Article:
A couple of weeks ago, I wrote about the Spurs and victory being snatched from us at the last moments.

Here’s an update: we’re holding steady, but still above the threshold recommended by Dr. Tom Frieden, former CDC director (back when we could trust the CDC) and lead of Resolve to Save Lives. His team suggests less than 40 NEW cases per 1 Million people per day on average is needed to shift from Level 4 High Alert to Level 3 Moderate. Here is San Antonio compared to the (simplified) global alert system:

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San Antonio Data from COSA. See note below re staffed bed.

The black line is the 40 per 1M threshold. We’ve dropped substantially from our high in July. For daily cases, we’re still above that threshold and still higher than we were in May and early June. Remember what happened then?

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We’re a week out from Labor Day. Hopefully we won’t see the post-Holiday spike that we saw after Memorial Day. Schools have opened to very small groups in carefully controlled settings. This week and next will be critical.

Our weekly average has been plateauing. To shift, we need it to continue to drop.

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Critically, we must continue to ramp up our capacity for testing, tracing, and tracking. In a commentary in the Express-News this week, Councilwomen Ana Sandoval (D7) and Rebecca Viagran (D3) emphasized the importance of hiring local workers . In addition to building capacity for COVID-19 response, training local workers provides an educated workforce available for future work in the healthcare industry. We follow epidemic Best Practices by utilizing a culturally competent local population. Furthermore, we stimulate our local economy by paying a living wage with benefits to local people. It’s a win for all.

Those “blips” in the graphic below could very well be huge waves if we fail to bolster our public health systems.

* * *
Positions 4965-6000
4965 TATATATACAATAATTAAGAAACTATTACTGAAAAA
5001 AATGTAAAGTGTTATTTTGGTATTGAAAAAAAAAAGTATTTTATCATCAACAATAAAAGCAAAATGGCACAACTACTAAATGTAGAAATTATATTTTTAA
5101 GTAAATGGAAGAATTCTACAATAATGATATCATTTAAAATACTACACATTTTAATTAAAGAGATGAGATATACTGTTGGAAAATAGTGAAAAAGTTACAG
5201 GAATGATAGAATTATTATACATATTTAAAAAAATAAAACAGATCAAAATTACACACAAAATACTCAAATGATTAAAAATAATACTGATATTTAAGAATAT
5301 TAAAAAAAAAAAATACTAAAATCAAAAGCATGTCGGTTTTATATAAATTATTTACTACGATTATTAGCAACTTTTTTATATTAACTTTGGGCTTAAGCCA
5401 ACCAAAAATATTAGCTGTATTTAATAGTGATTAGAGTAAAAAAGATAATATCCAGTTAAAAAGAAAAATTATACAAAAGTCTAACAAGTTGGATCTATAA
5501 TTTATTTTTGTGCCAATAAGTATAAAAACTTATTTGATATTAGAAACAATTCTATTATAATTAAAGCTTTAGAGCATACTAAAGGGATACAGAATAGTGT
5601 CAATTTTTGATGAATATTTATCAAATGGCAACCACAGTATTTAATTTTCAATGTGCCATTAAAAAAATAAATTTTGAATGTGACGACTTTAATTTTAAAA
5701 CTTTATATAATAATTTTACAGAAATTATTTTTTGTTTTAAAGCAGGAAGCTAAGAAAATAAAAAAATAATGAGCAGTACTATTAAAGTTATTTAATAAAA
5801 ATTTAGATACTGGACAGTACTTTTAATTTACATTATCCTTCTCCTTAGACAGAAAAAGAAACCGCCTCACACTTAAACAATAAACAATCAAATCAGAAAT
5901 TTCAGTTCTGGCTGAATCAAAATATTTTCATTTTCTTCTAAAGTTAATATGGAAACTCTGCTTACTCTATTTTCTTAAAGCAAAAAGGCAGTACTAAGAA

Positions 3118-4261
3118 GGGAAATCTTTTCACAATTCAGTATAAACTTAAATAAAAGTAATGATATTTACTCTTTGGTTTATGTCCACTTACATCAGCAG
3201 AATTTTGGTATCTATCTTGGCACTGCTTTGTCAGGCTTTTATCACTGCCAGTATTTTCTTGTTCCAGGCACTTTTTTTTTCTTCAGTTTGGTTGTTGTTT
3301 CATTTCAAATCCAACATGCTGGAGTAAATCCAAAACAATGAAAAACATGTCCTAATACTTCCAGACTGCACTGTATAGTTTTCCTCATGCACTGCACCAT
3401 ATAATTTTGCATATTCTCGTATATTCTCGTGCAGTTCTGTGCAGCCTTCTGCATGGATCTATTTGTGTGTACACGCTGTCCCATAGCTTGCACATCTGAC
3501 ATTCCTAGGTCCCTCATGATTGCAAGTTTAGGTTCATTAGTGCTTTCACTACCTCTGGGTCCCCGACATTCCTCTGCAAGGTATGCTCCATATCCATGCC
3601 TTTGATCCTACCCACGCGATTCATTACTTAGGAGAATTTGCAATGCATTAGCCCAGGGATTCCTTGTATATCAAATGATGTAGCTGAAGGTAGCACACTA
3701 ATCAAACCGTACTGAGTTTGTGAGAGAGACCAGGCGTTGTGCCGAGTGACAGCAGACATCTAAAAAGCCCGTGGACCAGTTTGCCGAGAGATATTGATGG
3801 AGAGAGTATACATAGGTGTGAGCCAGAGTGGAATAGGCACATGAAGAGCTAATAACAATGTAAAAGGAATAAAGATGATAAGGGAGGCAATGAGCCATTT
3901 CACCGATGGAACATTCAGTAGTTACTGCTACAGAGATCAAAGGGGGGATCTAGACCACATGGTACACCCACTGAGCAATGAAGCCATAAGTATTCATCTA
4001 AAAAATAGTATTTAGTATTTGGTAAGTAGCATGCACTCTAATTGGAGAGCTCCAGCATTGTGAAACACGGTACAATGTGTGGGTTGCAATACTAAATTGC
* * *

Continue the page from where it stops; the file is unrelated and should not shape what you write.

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We can’t slow down, we can’t stop, just because we’re in a better position than where we were at our worst.

And just because I have your attention, I’ll remind y’all of who is being hit the hardest. Districts 1, 2, 3, 4, and 5. That’s the South, East, West sides of Bexar County. Highest proportion of Latinos and Black/African-Americans. Highest rates of poverty. Lowest life expectancy in the best of times.

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A note on the “Staffed beds” metric. As of 9/13, Bexar County hospitals have 246 total hospitalized. This is down from a high of more than 1200 in July. Of those hospitalized, 108 are in ICU. That’s 44% of hospitalized cases are in ICU. That means they’re pretty sick.

There are currently 706 of 4442 staffed beds available, 16%. This metric isn’t meant to imply that the 84% of occupied beds are for COVID-patients. With 246 used for COVID, that means 3490 are being used for other patients. Even if there were no COVID patients in hospital, there would still only be 22% of beds available. This metric alone isn’t used to determine overall stress. What it says is that on any given day, our hospitals are working hard, busy, and near full. That means that there is very little wiggle room to manage a crush of severely ill patients all at once. In flu season, our hospitals experience similar stress to what we saw in July with COVID. Now imagine flu + COVID. Flattening the curve means keeping new, severe cases low enough so that the hospitals can handle the regular things — like heart attacks, car crashes, strokes and more.

Dr. Rohr-Allegrini is an epidemiologist and tropical disease scientist currently working to prevent diseases through immunizations.

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